The domestication of hamsters started only a few years ago. Before this time, hamsters adopted several behaviors to help them survive in the wild, where they were at risk of starvation and falling prey to several animals.
The practices have taken time to adapt and have been passed down to generations of hamsters. As pets, these behaviors will not automatically disappear and, in fact, often persist through a hamster’s lifetime.
In the wild, a hamster’s first instinct is to run and hide when it feels threatened. There are, however, times when there is no place for the hamsters to run to or hide when facing a threat. In this instance, the hamster might play dead until the danger has passed.
Playing dead points to extreme anxiety in your pet hamster, and you should immediately remove the threat if possible. If the hamster is outside its cage or your house, consider placing back inside its cage so that it feels safe.
Unfortunately, it is not easy to differentiate if your hamster is sleeping, playing dead or dead. Below is information to help you understand these behaviors in your hamster.
Is My Hamster Dead Or Sleeping?
Some pet owners understandably think that their hamsters are dead when they are sleeping because they hardly move. Hamsters in the wild will often sleep during the day to avoid running into predators.
They are among the most peaceful sleepers at this time because they have little to no threats. The animals will not bother if you try waking them up in captivity since they know that they are in a safe environment.
They also need the rest after hours of running around and being on their guard. If you are uncertain whether your hamster is sleeping or dead, check its ambient temperature, breathing and heartbeat.
How Much Do Hamsters Sleep?
Like in humans, animals need to get enough sleep for them to remain healthy and active. Without adequate sleep, hamsters can become anxious and defensive or restless. Your pet will sleep for about 6-8 hours daily.
Some pet owners naturally assume there is something wrong with their hamsters when they sleep for more than eight hours. Remember that hamsters thrive in temperatures of 68-75 degrees Fahrenheit.
In winter, hamsters will sleep for more than eight hours because they hibernate. The pet’s metabolic processes at this point will slow down to preserve as much heat as possible. With a decreased body metabolism, other body processes will slow down.
This makes you think your pet is either dead or ill because the body is not so active. However, if this prolonged sleeping pattern is accompanied by a loss of appetite and increased lethargy, seek a vet’s opinion on what might be causing it.
Why Is My Hamster Sleeping All Day?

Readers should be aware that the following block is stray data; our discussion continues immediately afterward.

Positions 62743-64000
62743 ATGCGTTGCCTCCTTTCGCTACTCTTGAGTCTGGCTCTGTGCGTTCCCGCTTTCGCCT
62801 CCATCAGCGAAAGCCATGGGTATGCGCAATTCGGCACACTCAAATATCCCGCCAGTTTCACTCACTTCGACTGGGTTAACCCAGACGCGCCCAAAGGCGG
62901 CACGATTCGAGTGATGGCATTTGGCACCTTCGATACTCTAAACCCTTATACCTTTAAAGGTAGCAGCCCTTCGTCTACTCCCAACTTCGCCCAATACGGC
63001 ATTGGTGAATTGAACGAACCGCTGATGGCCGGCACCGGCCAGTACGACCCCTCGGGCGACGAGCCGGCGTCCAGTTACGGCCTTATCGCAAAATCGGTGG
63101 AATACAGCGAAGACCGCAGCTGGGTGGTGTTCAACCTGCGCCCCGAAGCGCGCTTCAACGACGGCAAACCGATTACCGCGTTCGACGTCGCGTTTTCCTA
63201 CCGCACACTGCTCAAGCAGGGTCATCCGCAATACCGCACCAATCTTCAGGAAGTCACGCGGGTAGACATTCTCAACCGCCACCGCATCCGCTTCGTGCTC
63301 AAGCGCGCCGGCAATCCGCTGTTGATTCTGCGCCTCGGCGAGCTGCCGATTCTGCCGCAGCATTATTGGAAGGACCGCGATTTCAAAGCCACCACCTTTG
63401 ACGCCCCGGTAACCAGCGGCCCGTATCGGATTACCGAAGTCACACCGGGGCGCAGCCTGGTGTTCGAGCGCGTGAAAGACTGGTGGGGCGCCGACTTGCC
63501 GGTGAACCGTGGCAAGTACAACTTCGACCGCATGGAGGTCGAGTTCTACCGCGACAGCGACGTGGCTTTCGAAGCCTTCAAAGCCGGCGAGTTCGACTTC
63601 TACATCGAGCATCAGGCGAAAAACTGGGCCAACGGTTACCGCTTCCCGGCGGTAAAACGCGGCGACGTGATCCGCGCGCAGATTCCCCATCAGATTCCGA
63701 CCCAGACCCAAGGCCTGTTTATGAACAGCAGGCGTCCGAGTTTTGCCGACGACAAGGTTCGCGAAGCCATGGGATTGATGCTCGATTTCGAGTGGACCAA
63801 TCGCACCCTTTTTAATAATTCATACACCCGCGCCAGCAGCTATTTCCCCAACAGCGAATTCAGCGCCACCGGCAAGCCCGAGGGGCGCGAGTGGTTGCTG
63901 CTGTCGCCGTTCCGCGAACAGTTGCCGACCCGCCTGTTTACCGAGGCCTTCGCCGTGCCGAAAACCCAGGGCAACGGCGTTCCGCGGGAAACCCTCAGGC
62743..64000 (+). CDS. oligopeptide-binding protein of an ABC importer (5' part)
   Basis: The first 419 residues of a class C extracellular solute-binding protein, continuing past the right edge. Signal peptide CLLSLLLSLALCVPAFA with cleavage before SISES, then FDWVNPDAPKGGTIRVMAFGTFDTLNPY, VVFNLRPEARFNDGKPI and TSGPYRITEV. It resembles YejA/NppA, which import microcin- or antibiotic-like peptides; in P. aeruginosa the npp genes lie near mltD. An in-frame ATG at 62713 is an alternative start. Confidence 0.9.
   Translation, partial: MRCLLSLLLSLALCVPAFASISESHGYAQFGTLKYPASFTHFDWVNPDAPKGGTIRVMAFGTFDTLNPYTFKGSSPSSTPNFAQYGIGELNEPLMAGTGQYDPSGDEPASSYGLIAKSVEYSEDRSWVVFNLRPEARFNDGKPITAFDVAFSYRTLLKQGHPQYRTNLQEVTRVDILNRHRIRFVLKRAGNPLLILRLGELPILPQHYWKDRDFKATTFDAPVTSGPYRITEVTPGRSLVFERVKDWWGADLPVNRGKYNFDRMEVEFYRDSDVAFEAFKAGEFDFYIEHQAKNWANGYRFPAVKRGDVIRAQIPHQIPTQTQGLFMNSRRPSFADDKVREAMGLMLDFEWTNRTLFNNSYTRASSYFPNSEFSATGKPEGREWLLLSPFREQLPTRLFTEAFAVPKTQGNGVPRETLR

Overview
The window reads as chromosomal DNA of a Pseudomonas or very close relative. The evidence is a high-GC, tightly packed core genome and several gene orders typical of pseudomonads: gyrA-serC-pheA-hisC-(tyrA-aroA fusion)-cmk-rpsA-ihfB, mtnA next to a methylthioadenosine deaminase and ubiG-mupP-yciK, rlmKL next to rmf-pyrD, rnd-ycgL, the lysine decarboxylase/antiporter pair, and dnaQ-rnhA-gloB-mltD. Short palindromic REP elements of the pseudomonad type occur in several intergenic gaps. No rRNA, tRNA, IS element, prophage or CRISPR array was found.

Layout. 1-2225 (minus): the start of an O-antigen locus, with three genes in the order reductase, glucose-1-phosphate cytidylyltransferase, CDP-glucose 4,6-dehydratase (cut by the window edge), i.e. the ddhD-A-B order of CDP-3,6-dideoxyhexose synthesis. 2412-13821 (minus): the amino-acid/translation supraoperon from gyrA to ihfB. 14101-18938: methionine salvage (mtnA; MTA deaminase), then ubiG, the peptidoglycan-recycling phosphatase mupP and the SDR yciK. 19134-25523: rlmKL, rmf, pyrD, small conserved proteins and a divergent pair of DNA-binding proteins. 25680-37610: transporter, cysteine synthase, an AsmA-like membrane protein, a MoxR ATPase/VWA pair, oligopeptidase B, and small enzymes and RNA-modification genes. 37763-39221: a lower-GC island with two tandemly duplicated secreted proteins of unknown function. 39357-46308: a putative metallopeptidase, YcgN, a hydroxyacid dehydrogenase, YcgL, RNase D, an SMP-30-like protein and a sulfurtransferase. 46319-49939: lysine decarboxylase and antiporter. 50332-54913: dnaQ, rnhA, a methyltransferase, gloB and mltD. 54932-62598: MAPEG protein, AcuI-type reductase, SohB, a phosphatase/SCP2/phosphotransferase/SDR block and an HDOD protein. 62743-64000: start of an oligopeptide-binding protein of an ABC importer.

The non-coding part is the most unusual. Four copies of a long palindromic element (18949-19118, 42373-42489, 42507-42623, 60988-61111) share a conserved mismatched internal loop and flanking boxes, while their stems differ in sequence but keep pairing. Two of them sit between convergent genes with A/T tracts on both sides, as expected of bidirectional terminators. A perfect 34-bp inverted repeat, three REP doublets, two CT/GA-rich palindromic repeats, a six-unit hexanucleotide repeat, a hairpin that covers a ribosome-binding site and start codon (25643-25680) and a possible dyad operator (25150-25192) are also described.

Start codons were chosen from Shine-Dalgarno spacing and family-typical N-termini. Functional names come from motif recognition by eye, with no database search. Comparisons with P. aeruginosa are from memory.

Most people erroneously describe hamsters as nocturnal. These animals are, however, crepuscular, meaning they are highly active at dawn and dusk.
They will sleep during the day and some points of the night. Chinese and dwarf hamsters are somewhat more flexible with their sleeping patterns compared to Syrian hamsters.
Some pet owners start changing their hamsters’ sleep schedules to match theirs so that they are comfortable. Disturbing the hamster’s sleep frequently during the day so that it sleeps soundly at night will, however, result in a cranky pet that bites.
Slowly learn your pet’s sleeping habits and accommodate them. For instance, you can schedule the cleaning and feeding of your hamster’s cage to the times it is awake rather than wake it up to feed or clean. The hamster’s cage should also be placed in a quiet place so that it enjoys a peaceful sleep.
How Can You Tell If a Hamster Is Dying?
Hamsters are incredibly sensitive and are easily affected by environmental changes and pathogenic microorganisms, among other elements. While some degree of discomfort is common in sick hamsters, here are some signs that a dying hamster might exhibit:
- Lack of appetite: a reduced or total lack of interest in drinks and food is among the most frequent signs of a dying hamster. This is often followed by dehydration and a marked loss of weight.
- Apathy and inactivity: hamsters are quite active. Their apathy and inactivity can point to an infection or stress. Unlike in stressed and sick hamsters, the indifference and inactivity in a dying hamster arise from an inability to move or a challenge reacting to environmental stimuli.
- Pain: dying hamsters are often in pain that makes them hypersensitive. Therefore, they typically refuse to be held or stroked and might attack you if you try to do so.
- Altered behavior: the pain and vulnerability in a dying hamster can lead to its behavior change. Some animals become more aggressive, fearful and nervous than they ordinarily are.
- Altered vital signs: the breathing of a dying hamster will be choppy, the heart rate might slow down, and the body temperature might drop. The mucous membranes will also take more than two minutes to reclaim their typical colors when pressed. In poisoning cases, a hamster’s mucous membranes are bluish or whitish.
How to Dispose a Dead Hamster?
Immediately after its death, place your hamster in a shoebox, paper bag or towel to keep flies from settling on it and slow the decomposition process. Your two main alternatives for the hamster’s disposal are burying or cremation.
Cremation is generally more expensive compared to burial. A biodegradable pet casket is an excellent choice for burying so that scavengers do not dig up and eat your hamster’s remains.
Most vets have pet cremation services if you choose to cremate yours. You can also compost your dead hamster. The heat generated by compositing will quickly disintegrate the hamster’s body.
The above are general behavior tidbits for hamsters. To know the specific ones that apply to your pet, take time to study, and bond with it. This allows you to pick anything that is out of its ordinary behavior quickly and act accordingly.